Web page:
, Volume 13, Issue 3, pp 287–300 | Cite as

A comparison of phytoplankton assemblages and environmental relationships in three estuarine rivers of the lower Chesapeake Bay

  • Harold G. Marshall
  • Raymond W. Alden


A 16-month data set of phytoplankton assemblages and environmental parameters were studied in the lower James, York (-Pamunkey), and Rappahannock rivers using several exploratory statistical approaches. Based on species composition and river station relationships, three site groups were established and subsequently identified as predominantly tidal fresh, oligo-mesohaline, and mesohaline sites. Phytoplankton assemblages within these rivers were influenced and subsequently augmented by the onset of the spring freshet which was different in 1986 and 1987. Five temporal assemblages of phytoplankters were also identified and designated into seasonal groupings of spring 1986, summer-fall, summer-winter, fall-winter, and winter-spring 1987. Discriminant analysis (MANOVA) evaluations were made for water quality parameters to site and seasonal phytoplankton assemblages and these relationships are discussed. Moving downstream along an oligohaline-mesohaline gradient, the nitrogen and phosphorus levels decreased and the phytoplankton composition was more similar at several corresponding site locations in the different rivers than at stations relatively close to each other in the same river. Within these data sets approximately 58% of the explained variance was associated with site (spatial) effects, 30% with temporal effects, and 12% with site-temporal interactions. A transition from dominant bloom-producing freshwater diatoms to estuarine species occurs from the tidally influenced freshwater zone downstream. This change may be rapid as the decline ofSkeletonema potamos, or more gradual, as withCyclotella striata andCyclotella meneghiania. These are replaced downstream bySkeletonema costatum, Cyclotella caspia, andLeptocylindrus minimus as dominant species.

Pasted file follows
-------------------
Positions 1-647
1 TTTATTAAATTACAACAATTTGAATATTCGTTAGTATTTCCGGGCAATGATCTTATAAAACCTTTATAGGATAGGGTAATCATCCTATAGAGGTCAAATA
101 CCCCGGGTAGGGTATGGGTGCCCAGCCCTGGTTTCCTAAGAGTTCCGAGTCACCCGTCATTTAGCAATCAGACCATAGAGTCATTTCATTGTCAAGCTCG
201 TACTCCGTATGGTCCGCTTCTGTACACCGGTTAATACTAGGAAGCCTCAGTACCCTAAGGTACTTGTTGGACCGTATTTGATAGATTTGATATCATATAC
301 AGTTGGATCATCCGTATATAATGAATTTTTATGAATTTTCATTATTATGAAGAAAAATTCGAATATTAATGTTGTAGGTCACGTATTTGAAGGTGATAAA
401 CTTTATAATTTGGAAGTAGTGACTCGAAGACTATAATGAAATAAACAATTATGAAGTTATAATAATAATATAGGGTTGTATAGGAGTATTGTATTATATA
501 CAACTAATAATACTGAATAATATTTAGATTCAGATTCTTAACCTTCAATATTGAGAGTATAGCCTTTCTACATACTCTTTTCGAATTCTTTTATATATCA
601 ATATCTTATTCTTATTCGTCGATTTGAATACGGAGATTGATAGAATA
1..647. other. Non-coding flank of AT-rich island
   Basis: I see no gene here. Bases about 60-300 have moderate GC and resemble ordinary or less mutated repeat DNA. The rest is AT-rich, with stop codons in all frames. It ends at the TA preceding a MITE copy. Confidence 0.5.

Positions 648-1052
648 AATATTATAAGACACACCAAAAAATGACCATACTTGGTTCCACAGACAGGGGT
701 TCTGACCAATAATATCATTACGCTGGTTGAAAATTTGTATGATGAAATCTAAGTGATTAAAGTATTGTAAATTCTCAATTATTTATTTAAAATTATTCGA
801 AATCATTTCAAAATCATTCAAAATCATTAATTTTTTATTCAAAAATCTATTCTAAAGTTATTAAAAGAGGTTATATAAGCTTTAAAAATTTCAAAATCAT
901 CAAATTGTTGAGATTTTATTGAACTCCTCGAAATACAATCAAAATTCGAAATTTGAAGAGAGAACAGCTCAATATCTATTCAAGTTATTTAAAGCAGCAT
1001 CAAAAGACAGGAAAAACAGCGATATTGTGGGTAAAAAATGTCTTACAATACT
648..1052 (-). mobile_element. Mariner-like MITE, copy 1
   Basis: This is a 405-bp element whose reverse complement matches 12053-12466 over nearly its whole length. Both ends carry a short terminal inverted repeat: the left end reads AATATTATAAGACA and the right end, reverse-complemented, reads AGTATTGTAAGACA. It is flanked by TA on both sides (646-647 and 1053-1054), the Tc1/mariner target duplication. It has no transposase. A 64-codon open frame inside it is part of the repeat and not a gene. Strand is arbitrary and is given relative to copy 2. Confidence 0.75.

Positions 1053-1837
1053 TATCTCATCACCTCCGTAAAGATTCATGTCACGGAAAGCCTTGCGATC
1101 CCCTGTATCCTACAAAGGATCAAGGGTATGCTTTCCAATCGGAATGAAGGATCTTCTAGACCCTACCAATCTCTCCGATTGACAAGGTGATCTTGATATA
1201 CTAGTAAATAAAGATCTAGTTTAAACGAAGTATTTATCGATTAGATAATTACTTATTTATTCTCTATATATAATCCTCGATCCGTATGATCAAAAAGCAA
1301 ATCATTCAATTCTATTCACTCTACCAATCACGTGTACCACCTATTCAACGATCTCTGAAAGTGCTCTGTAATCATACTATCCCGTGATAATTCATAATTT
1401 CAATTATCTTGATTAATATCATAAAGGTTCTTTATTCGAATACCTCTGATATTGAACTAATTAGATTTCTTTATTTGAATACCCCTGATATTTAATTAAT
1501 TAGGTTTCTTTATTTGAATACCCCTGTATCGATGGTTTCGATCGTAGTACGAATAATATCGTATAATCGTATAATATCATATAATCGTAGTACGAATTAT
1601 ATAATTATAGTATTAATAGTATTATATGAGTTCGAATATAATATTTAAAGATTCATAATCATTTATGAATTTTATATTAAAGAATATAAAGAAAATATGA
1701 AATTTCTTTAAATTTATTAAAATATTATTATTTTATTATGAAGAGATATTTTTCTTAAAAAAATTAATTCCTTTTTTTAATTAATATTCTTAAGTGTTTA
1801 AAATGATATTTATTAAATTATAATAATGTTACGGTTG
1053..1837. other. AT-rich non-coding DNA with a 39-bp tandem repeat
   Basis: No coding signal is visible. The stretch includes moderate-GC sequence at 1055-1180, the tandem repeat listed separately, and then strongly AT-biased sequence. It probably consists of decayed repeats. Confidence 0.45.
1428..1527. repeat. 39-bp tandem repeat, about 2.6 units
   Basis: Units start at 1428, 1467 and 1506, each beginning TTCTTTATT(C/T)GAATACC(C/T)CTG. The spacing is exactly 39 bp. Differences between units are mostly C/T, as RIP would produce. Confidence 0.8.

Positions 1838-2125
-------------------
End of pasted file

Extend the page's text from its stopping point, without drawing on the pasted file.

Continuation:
Phytoplankton Cyclotella Site Group Skeletonema Phytoplankton Assemblage 
These keywords were added by machine and not by the authors. This process is experimental and the keywords may be updated as the learning algorithm improves.


Unable to display preview. Download preview PDF.

Unable to display preview. Download preview PDF.

Literature Cited

  1. American Public Health Association. 1985. Standard Methods for the Examination of Water and Wasterwater. 16th Edition. American Public Health Association, American Water Works Association, and Water Pollution Control Federation, Washington, D.C. 1268 p.Google Scholar
  2. American Society of Testing and Materials. 1979. Standard practices for measurement of chlorophyll content of algae in surface waters. ASTM method designation D3731-79, p. 1079–1083.In Annual Book of ASTM Standards. American Society of Testing and Materials. Philadelphia, Pennsylvania.Google Scholar